1. n. [Drilling Fluids]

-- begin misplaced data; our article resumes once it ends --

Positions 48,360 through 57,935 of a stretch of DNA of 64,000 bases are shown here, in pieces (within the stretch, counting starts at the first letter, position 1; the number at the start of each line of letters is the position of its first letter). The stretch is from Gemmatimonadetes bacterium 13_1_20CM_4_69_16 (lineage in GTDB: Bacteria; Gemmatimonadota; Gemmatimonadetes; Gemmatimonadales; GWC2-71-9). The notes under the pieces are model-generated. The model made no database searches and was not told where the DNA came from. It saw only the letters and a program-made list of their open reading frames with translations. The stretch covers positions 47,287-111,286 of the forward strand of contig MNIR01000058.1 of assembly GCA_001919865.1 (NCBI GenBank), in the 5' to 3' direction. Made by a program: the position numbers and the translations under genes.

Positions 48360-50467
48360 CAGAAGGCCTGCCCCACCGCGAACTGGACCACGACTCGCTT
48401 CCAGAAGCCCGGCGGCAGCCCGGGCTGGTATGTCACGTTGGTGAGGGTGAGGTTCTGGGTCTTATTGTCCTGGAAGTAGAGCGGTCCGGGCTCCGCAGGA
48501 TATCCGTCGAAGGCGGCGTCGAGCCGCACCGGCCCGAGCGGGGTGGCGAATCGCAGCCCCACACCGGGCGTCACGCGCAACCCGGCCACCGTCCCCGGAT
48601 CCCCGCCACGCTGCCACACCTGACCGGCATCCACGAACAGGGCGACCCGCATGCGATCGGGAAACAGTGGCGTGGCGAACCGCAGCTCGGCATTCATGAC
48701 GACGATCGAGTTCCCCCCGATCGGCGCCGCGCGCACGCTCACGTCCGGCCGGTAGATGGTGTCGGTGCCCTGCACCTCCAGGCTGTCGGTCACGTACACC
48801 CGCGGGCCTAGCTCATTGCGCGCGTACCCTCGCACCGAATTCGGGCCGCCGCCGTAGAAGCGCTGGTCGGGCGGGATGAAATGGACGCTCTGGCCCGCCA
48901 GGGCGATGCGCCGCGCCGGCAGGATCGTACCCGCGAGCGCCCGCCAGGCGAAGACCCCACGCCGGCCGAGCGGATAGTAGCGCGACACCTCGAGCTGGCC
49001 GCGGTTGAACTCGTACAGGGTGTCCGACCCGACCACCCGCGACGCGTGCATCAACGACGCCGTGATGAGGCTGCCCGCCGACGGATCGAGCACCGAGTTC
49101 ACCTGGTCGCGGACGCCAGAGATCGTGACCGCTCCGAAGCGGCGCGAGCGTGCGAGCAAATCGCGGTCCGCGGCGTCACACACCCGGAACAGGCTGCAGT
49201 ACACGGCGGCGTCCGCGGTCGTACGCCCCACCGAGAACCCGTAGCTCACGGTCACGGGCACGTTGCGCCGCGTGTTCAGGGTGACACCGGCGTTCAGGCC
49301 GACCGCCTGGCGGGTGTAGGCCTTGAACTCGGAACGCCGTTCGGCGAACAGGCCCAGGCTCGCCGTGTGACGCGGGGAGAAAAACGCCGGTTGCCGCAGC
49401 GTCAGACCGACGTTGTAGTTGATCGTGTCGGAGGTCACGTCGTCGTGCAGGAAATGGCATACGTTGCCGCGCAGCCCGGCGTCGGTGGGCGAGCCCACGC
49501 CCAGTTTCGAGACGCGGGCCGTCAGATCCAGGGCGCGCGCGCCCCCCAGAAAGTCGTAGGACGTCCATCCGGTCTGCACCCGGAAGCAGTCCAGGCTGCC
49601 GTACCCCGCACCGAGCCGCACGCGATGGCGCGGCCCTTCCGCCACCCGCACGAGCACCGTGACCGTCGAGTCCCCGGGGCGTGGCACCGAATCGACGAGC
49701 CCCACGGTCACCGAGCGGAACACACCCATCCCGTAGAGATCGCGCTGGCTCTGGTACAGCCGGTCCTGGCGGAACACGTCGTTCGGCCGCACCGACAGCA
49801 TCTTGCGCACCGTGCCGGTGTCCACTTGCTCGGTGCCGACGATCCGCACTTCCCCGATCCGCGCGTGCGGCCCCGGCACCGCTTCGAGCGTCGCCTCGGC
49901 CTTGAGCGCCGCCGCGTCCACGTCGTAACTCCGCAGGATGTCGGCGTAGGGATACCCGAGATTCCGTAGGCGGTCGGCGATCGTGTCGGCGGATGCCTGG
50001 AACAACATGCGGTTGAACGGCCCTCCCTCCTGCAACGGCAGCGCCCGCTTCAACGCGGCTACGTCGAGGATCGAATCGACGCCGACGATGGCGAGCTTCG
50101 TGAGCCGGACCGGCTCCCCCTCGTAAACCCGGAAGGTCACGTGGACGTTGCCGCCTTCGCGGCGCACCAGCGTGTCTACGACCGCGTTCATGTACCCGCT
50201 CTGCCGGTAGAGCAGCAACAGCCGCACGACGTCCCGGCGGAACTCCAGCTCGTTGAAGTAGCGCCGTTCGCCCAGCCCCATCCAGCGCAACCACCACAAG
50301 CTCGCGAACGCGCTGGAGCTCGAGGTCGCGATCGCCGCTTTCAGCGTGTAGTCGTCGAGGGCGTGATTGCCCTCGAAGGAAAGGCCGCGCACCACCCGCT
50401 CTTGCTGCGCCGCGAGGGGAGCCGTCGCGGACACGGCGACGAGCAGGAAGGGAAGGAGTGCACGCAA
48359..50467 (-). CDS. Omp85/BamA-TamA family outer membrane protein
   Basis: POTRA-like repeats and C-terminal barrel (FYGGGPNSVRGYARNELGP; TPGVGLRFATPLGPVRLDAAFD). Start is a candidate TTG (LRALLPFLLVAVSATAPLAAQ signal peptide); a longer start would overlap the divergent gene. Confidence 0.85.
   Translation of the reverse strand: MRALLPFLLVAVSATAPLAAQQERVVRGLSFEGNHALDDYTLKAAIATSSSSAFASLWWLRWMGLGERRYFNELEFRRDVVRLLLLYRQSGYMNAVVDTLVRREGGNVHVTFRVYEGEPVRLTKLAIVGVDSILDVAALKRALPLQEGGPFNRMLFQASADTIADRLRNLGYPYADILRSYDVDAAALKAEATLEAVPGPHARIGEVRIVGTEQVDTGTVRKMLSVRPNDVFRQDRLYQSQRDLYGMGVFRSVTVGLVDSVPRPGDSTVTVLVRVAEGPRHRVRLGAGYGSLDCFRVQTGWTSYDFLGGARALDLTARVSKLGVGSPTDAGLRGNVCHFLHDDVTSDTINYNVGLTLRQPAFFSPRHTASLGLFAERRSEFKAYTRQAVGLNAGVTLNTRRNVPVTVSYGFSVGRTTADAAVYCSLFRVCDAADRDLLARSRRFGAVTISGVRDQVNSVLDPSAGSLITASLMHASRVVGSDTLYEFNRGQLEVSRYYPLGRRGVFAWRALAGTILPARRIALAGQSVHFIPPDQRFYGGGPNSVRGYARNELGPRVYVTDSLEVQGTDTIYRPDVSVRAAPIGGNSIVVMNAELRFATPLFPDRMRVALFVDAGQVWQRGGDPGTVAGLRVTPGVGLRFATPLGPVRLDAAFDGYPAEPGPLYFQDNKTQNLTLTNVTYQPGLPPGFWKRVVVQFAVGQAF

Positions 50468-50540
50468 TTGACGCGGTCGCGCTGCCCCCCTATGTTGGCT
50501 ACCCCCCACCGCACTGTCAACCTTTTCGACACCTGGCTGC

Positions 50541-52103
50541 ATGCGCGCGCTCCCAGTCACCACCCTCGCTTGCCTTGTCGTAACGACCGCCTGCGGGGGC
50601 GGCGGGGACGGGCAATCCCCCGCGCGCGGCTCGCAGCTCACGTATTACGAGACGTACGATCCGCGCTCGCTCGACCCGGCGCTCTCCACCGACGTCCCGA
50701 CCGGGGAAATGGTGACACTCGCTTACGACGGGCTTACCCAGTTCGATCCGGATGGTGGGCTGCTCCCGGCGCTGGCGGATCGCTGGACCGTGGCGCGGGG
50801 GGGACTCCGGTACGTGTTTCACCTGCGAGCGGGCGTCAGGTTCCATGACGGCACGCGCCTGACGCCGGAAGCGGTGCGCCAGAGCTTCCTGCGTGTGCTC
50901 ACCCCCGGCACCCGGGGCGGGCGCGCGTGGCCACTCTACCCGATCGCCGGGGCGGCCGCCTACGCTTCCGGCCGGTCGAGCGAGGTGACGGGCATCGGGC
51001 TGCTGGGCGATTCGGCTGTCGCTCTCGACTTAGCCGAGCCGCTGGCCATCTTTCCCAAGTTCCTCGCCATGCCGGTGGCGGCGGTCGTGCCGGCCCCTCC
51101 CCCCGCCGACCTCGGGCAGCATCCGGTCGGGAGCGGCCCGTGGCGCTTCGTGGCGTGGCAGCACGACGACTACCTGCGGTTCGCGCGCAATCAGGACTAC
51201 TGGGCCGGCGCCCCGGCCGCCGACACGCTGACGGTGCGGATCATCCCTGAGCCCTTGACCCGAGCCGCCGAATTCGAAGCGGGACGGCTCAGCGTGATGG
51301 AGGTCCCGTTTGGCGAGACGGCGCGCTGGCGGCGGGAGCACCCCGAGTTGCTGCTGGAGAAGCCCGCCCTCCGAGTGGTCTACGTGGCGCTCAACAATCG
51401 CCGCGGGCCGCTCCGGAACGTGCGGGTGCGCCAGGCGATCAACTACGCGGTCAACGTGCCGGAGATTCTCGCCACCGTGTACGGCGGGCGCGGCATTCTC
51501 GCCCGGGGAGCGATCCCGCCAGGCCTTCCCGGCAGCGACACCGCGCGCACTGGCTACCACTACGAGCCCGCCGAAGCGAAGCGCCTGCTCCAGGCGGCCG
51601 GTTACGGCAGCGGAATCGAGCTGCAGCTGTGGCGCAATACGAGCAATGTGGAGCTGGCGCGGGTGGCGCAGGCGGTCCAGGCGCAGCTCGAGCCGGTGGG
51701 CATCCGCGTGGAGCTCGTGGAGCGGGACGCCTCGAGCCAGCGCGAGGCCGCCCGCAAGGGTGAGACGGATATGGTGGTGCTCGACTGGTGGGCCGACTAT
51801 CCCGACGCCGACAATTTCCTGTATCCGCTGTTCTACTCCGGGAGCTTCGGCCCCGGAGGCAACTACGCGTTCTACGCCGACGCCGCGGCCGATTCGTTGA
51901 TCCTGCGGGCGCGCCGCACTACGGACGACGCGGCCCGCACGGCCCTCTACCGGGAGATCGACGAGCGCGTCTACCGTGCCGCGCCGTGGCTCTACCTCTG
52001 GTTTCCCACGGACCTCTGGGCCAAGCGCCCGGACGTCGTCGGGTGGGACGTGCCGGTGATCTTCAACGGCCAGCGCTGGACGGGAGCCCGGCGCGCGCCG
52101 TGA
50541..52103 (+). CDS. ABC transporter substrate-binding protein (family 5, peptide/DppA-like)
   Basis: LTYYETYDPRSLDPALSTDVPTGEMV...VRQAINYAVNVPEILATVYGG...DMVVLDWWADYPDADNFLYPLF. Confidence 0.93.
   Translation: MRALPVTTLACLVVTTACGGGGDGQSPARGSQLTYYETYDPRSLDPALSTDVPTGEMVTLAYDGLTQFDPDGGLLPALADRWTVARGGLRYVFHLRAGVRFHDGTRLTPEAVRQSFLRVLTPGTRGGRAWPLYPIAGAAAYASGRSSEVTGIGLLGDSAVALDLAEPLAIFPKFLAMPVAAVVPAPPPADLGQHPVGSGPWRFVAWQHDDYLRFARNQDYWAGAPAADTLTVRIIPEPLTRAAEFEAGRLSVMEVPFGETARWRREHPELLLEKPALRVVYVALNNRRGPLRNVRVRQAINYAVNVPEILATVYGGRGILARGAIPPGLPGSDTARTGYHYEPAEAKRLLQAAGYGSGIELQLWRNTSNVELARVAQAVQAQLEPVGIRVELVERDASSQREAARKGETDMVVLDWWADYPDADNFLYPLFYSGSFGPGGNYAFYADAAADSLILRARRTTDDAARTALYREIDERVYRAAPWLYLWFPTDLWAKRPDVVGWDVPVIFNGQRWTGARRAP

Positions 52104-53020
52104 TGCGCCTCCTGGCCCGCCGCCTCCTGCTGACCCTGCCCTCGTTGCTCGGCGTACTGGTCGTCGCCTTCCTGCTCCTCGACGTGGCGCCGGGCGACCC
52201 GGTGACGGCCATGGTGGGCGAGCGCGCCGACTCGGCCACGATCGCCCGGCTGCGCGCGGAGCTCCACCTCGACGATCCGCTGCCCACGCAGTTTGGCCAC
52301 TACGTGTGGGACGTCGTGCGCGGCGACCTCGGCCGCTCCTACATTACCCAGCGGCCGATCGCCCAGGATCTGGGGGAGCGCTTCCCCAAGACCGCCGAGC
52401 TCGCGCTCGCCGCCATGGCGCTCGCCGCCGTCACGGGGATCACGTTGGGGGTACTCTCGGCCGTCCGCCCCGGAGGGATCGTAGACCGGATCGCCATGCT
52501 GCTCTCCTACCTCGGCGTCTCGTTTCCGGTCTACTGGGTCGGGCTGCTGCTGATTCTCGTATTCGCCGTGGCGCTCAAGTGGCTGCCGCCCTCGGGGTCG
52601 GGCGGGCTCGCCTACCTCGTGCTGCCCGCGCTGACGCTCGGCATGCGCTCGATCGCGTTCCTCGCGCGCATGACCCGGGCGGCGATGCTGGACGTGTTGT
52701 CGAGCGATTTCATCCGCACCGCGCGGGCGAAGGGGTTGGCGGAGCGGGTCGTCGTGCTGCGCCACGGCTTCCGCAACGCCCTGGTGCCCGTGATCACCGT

Formed by dissolving silica or silicate minerals in NaOH solutions. The silicate anion, SiO4-4, is found in solutions of sodium silicate. Silicate anions form polysilicates, or colloidal silica gel. A silicate mud is a type of shale-inhibitive water base drilling fluid that contains sodium silicate or potassium silicate polymeric ions. These ions adsorb on the shale surface and form a semipermeable osmotic membrane that prevents the transport of water and ions internal to the shale structure. This physicochemical barrier helps improve wellbore stability and provides in-gauge holes through troublesome shale sections that otherwise might require a nonaqueous drilling fluid. Silicate-gel drilling muds were first used in the 1930s to control problematic shales. In the 1990s, silicate nondispersed polymer drilling fluids were reintroduced to provide a high-performance shale-inhibitive water-base fluid, as an alternative to oil-base fluids. The highly inhibitive silicate fluid not only provides wellbore stability but also improves solids control performance with minimal environmental impact.